Senator Chris Dodd, the powerful senior Senate Democrat overseeing legislation to overhaul the nation’s financial system, is planning to propose the merger of four bank agencies into one super-regulator. Most strikingly, Dodd’s legislation would reportedly strip the Federal Reserve of its regulatory powers.
Dodd’s legislation would combine the regulatory powers of the Federal Reserve, the Office of Thrift Supervision, the Federal Deposit Insurance Corporation and the Comptroller of the Currency into one agency. Some of those bodies might survive, albeit in very different roles. The Federal Reserve would continue to control monetary policy but its role as a regulator would be move to the new agency.
The Obama administration had rejected such calls. It has at times seemed at odds with itself, with Treasury Secretary Tim Geithner and Fed chair Ben Bernanke pushing for putting the Fed at the head of financial regulation, while FDIC chair Sheila Bair has fought to retain regulatory division and advocated a council of regulators to insure cooperation. A compromise of sorts seemed to have been reached lately, with the various administration players agreeing to a council of regulators in which the Fed would play the lead role.
Dodd seems to want to overturn that compromise in favour of a far more sweeping version of regulatory reform The defiance of the Obama administration’s proposals is unexpected and may be an attempt by Dodd to salvage his reputation and electoral hopes. Some are comparing it to Max Baucus’s introduction of compromise legislation on health care.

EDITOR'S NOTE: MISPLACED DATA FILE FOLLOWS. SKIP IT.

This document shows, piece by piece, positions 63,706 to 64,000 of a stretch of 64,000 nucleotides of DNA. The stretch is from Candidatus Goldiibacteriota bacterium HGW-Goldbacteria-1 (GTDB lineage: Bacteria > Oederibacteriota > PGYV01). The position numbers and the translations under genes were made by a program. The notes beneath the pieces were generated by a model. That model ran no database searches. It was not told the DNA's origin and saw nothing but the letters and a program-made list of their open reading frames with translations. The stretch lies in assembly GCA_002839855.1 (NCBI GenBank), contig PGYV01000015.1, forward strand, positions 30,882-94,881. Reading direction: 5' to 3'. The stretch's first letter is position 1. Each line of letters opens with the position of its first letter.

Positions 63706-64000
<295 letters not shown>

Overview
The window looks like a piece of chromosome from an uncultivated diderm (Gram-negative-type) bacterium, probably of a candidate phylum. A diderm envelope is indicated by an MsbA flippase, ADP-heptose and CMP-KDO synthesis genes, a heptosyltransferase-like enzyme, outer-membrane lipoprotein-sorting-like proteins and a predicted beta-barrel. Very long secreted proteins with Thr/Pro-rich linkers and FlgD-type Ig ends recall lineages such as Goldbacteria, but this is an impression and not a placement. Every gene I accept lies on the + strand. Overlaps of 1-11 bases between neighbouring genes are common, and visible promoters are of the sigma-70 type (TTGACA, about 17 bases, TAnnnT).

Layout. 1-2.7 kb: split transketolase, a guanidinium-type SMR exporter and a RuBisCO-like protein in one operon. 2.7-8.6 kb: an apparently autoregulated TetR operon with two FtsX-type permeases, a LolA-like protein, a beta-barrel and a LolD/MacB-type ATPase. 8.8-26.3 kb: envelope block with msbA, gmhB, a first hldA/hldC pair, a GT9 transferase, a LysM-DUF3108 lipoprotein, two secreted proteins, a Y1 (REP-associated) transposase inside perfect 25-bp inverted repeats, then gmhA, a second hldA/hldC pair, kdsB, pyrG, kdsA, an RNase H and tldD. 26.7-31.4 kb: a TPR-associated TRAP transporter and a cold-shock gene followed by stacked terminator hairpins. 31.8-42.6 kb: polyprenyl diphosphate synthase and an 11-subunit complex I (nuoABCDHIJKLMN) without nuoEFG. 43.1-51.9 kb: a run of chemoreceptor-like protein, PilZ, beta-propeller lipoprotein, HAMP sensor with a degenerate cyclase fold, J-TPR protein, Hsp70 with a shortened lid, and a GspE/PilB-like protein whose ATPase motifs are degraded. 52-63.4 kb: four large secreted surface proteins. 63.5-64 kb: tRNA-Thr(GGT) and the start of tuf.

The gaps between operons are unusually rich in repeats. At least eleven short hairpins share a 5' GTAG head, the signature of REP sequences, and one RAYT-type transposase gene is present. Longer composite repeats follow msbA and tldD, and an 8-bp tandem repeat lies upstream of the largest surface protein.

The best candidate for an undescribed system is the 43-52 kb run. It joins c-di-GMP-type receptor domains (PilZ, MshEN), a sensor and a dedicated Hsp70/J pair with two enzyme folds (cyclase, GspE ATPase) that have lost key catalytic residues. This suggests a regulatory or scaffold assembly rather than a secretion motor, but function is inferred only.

Oddly enough, Dodd might find some unexpected allies for his bill. Senator Richard Shelby, the Republican from Alabama, has reportedly told him that he will support far more sweeping legislation. And opponents of the Federal Reserve may cheer the fact that the bill strips the Fed of some of its powers.
Dodd told the New York Times that he thinks the financial crisis was caused in part by the ability of banks to choose which agency would regulate them. This is thought to foster “regulatory competition,” as agencies adopt bank-friendly regulations to encourage more banks and other financial institutions to choose them. Obviously, that problem would be eliminated if there were only one bank agency.
Critics of the super-regulator idea point out that big banks might be able to easily control a single regulator, which could make the “too big to fail” problem more intense as banks scramble to merge and acquire rivals to increase their influence. What’s more, mistakes by a single regulator wouldn’t be subject to oversight or correction by rival regualtors. As in markets, competition may have its benefits in regulation.
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